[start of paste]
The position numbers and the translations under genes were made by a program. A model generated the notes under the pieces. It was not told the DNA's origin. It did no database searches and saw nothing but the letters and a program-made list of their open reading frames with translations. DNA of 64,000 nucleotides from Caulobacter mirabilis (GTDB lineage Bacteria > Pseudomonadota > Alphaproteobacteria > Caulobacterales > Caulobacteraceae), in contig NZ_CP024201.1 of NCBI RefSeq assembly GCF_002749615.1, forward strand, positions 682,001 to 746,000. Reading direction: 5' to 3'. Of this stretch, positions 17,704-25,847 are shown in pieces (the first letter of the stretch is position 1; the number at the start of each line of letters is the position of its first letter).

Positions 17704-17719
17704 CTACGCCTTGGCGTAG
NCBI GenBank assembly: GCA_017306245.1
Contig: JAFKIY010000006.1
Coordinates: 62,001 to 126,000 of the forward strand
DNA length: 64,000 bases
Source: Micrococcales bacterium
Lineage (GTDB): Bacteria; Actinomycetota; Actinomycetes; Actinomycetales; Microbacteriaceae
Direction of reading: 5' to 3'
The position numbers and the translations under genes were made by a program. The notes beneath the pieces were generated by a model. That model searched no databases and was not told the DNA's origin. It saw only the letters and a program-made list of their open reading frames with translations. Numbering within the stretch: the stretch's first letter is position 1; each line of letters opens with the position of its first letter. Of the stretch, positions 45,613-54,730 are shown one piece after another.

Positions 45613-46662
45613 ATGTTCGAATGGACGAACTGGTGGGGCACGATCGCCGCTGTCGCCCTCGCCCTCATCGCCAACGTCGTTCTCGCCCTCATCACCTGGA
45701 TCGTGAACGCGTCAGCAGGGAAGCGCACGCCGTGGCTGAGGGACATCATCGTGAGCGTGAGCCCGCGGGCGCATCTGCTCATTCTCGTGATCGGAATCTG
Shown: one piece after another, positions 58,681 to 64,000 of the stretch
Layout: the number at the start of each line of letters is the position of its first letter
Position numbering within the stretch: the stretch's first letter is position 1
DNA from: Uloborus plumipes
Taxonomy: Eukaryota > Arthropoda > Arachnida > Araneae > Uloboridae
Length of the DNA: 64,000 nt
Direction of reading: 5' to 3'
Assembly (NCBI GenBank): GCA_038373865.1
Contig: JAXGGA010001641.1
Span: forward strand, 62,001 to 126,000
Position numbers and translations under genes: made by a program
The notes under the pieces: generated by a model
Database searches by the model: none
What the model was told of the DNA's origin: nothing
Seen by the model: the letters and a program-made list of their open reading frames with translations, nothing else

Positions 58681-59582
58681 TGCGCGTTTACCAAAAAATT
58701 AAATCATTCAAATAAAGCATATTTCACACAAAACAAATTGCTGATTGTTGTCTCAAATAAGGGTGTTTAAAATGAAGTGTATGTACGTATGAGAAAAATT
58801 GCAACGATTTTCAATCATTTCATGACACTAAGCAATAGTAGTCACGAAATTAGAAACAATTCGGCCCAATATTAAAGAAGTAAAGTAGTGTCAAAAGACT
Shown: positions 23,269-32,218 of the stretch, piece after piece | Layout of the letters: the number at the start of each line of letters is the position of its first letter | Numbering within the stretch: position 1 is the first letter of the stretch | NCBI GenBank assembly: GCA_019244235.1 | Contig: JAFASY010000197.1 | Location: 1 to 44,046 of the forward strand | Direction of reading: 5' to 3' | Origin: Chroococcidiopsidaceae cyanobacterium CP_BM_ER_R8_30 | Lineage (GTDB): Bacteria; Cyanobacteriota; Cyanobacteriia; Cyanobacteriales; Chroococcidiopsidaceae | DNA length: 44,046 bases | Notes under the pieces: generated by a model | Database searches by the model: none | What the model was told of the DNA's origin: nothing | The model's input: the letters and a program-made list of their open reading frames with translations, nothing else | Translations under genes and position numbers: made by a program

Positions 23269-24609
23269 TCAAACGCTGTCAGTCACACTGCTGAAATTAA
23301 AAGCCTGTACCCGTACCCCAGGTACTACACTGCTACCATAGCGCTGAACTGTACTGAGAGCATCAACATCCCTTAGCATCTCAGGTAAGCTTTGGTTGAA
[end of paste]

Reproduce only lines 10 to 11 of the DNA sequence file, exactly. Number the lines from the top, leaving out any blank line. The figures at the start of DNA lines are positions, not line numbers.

Direction of reading: 5' to 3'
The position numbers and the translations under genes were made by a program. The notes beneath the pieces were generated by a model. That model searched no databases and was not told the DNA's origin. It saw only the letters and a program-made list of their open reading frames with translations. Numbering within the stretch: the stretch's first letter is position 1; each line of letters opens with the position of its first letter. Of the stretch, positions 45,613-54,730 are shown one piece after another.